That torture still continues to be used as an interrogation method by the security establishment is an undeniable truism. Practically anybody who has been in custody of the police and military in Manipur, and indeed anywhere where serious challenges to nation exist, will vouch this. The continuing phenomenon of unexplained custodial deaths in Manipur is again another strong circumstantial evidence of this practice, despite all the official denial and all the alibis cooked up to prove natural death, every time a custodial death happens. This being the case, it was indeed relevant that many human rights organisations got together to remember the World Anti-Torture Day on Sunday, June 26, not just as a show of symbolic solidarity with the movement, but also to put more steam into the effort to rehabilitate and treat torture victims out of the trauma syndrome they naturally are left to live with. We cannot think of a more barbaric method of interrogation than torture. First of all it presumes guilt before being proven guilty. Not only this, on this presumption alone, severe and inhuman treatment of the victim is taken as legitimate. Even from the statement of near and dear ones of many unfortunate not to survive these treatments, it is evident that the chances of those given the third degree treatment in custody were innocent, is very high. Imagine somebody is tortured to confess to a crime and when no such confession is forthcoming, probably because the tortured man has nothing to confess, the victim is either left to go free with the threat he should not reveal whatever has happened on the pain of more similar treatments or death, or else eliminated so nothing of what happened leaked out. The story of 15 year old Yumlembam Sanamacha who disappeared after being taken into Army custody in 1998 is still well known. The boy, it is now apparent, was a case of mistaken identity. The school boy did not survive the treatment he received while in custody and was made to disappear. Even the elimination without trial in a civil court of those who are likely to be guilty of grave offences is illegal and objectionable, but it is simply unthinkable that even a single innocent person should fall victim to such beastly treatment.
Sadly, there are too many who do not believe this, and even would go ahead to dismiss the issue of innocent victims as collateral damage. Nothing can be a more atrocious disregard of either humanity or law, both national and international. Yet, the officialdom continues to turn a blind eye and by this very gesture, give the practice a tacit nod of approval. It is not surprising then that despite being pinned so many times by circumstances that such illegal practices still continue, there is no tangible evidence that a change is on the way. Bringing the picture within context, it however goes without saying that it is not just government forces which continue to resort to this savage method of interrogation. Many underground armies indeed use their vaunted willingness to use torture and even summary execution, and the terror this inspires on the common folk, to have people bend to their brutal will. Custodial deaths are also nothing new in this camp as well. Innocent victims subjected to intimidations and physical abuses are also equally common. The campaign against torture hence has to look wider than they generally tend to in order to bring this aspect of the issue into focus.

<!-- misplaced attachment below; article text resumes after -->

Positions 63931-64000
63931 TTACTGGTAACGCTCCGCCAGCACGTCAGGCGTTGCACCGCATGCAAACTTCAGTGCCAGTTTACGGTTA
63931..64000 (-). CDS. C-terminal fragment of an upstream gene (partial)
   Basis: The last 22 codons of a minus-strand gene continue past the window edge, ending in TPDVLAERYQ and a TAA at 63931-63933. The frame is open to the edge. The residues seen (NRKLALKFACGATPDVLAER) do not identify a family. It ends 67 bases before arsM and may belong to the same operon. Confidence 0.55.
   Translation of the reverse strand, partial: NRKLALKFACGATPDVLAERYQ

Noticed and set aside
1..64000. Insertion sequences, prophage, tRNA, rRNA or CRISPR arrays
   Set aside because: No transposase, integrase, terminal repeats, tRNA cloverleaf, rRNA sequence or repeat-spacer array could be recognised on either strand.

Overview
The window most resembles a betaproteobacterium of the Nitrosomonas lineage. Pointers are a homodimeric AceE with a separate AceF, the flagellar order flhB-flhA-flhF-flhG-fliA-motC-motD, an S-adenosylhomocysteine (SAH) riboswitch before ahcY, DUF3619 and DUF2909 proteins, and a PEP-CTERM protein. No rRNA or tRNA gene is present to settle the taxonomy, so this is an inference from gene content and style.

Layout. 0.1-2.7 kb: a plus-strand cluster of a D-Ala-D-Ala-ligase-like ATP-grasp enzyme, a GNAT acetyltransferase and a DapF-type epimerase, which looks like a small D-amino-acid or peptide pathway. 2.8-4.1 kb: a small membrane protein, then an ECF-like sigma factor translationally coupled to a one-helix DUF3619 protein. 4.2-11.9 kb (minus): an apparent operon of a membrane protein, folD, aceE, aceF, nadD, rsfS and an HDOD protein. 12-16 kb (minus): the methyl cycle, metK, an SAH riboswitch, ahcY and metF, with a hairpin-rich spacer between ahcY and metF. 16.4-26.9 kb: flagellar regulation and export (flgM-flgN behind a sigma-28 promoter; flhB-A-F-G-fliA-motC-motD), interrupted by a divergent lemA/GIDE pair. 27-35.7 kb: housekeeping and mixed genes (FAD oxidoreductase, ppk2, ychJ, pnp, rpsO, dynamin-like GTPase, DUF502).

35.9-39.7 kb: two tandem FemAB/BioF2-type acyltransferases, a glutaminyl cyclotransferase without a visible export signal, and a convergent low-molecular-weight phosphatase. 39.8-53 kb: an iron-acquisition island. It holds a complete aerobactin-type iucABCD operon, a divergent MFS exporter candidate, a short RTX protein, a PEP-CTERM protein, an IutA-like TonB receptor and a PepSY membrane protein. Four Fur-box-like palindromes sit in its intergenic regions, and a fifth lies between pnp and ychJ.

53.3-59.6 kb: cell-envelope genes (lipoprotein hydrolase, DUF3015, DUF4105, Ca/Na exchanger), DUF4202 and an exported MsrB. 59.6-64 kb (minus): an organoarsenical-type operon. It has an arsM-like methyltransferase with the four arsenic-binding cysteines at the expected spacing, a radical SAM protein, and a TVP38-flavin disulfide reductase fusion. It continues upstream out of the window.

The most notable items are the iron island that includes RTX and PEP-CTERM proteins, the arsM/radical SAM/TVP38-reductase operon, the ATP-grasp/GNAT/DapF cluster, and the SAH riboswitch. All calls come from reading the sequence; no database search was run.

But as of now, since torture in custody is still a fact of life, even as the campaign for its end continues, a parallel movement to treat and help victims overcome their trauma is vital. In the spirit of how international humanitarian organisations like the Red Cross, Medicine Sans Frontier, etc, go about their jobs, anybody who has been victim, regardless of whether of government forces or of the numerous and ever multiplying number of underground organisations, must be given equal importance. While it is true from the political vantage, the same crime of torture committed by the government forces should be treated as more serious than those by elements who consider themselves outside the law of the land, what must not be forgotten is that from the humanitarian viewpoint, the politics behind the issue is secondary to the suffering of the victims, regardless of who the aggressor is. The immediate concern hence must be on the victims. A longer term campaign strategy must then be planned to have torture abolished unconditionally everywhere. We are no longer living in the Medieval Ages, or are we?